The sectarian violence that recently erupted in the Chinese Xinjiang region, inhabited by a Muslim Uyghur majority, brought the issue of the Chinese Muslims and their old and renewed crisis to the forefront of events. These Muslims, a Turkic-speaking people, are facing organized sectarian and racist violence undertaken by the Chinese majority and especially by the Han and the Hui ethnicities. The violence meted out to Uighur protesters in Urumchi, capital of Xinjiang, comes as a shock. It is unclear how many of them have died but there are reports of at least 180, with more than 800 injured.

The government's claims of conspiracy by pro-independence exiles echo the handling of rioting across Tibetan areas in March last year, which Beijing also called a plot hatched abroad. The unrest underscores the volatile ethnic tensions that have accompanied China's growing economic and political stake in its western frontiers.

Ever since the 1990s, the Chinese government has been applying harsh repressive policies against the Uyghurs. Their language has been wiped out of the local educational system, and religious practices such as fasting during the month of Ramadan have been prohibited in the public sector. There is also discrimination in access to health facilities, education, housing and jobs. Young Uyghurs are often pushed to get a job in some far away province whereas millions of people are encouraged by the central government to move to Xinjiang by means of promises of job opportunities and other incentives. More than two million people have already responded to these inducements.

Given this situation, one would expect that the Muslim world would have responded with indignation and showing its full support for the Uyghurs’ cause. Instead, apart from some feeble official steps taken by Turkey, that shares with the Uyghurs common cultural roots, the rest of the Muslim world kept surprisingly silent.

There were no fatwas, no protesting marches, no rallies in front of embassies. And what about the speeches full of indignation? Even Al-Qaeda had nothing to say. It would be interesting to know, what does China have that Denmark does not? In China Muslims are discriminated against and killed; in Denmark the publication of some satirical cartoons concerning Prophet Mohammed made masses of Muslims descend to the streets to express their fiery outrage.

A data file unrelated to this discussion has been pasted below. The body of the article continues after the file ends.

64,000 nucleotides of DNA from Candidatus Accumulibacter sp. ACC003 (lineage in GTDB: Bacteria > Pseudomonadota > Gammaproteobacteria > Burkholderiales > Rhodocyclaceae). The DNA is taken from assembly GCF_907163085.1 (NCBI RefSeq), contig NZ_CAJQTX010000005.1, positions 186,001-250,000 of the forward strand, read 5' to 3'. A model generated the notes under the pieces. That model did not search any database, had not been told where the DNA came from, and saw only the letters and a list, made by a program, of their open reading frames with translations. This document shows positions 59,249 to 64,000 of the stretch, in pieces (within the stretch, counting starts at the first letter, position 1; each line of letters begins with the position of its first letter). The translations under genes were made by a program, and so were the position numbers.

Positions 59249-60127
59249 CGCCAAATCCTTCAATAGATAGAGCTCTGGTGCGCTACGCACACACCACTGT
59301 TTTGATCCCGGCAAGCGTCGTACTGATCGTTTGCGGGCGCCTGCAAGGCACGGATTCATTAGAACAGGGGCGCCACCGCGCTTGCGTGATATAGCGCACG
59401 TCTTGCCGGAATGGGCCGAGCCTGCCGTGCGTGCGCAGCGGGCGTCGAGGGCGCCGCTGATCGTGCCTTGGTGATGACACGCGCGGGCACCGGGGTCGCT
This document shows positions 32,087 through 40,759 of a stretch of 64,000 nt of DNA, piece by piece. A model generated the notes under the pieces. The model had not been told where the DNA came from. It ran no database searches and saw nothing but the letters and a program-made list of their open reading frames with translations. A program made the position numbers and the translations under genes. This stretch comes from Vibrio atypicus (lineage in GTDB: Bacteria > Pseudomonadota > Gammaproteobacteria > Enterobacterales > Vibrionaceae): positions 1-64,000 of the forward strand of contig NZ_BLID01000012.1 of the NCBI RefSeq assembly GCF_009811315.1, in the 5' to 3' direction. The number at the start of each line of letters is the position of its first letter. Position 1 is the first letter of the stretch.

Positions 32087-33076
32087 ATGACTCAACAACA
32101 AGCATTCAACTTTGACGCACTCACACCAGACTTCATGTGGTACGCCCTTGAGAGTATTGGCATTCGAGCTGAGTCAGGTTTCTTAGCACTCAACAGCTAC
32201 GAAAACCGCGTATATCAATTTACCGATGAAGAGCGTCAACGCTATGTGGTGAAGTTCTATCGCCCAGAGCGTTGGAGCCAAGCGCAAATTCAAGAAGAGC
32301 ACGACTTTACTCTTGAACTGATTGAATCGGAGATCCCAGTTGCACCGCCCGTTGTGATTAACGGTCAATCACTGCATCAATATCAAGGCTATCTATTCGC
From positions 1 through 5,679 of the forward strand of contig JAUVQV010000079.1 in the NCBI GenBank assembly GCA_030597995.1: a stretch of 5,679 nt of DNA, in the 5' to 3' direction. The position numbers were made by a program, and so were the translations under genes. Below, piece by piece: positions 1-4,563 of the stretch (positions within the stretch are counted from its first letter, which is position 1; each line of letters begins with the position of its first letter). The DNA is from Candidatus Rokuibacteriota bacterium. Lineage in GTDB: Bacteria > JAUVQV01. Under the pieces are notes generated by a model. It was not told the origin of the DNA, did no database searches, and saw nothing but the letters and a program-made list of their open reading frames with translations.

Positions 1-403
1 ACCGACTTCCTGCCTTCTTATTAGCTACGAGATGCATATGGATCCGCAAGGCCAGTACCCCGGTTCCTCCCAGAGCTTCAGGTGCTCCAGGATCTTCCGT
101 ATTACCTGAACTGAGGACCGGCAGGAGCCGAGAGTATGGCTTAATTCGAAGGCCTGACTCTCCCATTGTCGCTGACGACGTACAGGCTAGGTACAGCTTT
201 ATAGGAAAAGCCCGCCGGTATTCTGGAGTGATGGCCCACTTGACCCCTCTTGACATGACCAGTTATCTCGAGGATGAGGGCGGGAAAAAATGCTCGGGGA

In the case of the satirical cartoons, 11 ambassadors from Muslim countries presented a formal protest to the Danish Prime Minister. He explained that in Denmark exists something called free press and that the Government had nothing to do with either it or the whole affair. To no avail. A few days later, the Danish consulate in Beirut was set to fire and in Pakistan and Somalia violent manifestations ended up with some casualties. When a few Norwegian dailies also published the cartons as gesture of solidarity towards their Danish colleagues, crowds in Damascus set fire to the Danish and Norwegian embassies there. In Tehran, Mahmoud Ahmadinejad decided to respond to the caricatures with other caricatures. The subject? To make fun of the Holocaust. For its part, Al-Qaeda cried that the cartoons were one more sign of the Crusade that the West had launched against Islam, and clerics issued fatwas for inflicting unspeakable punishments on the people responsible for the cartoons.

For the plight of the Uyghurs, nothing was heard from the Arab League or any other Arab or Muslim government. Not a word from the Islamic organizations in Europe or Asia. Turkish Prime Minister Recep Tayyip Erdogan, after a timid reaction, chose to lower the tone of his protest. When Erdogan uttered some form of support for the Uyghurs, the reaction from the official Chinese press was swift: “The support offered by Turkey to Uyghur separatists and terrorists can only cause indignation in China. If Turkey does not want to ruin the relations between our two countries, it must stop supporting that separatist mob”. The Turkish Prime Minister rapidly changed course.

China has become an important economical partner for many of the countries of the Muslim world. The Chinese do business with any regime. They do not ask questions and they do not want to be asked questions. In the weeks to come it will be possible to observe with how much efficiency the Chinese will be able to make clear to the leaders of the Muslim world where their real interests are. And the silence over the tragedy of the Uyghurs will speak for itself.

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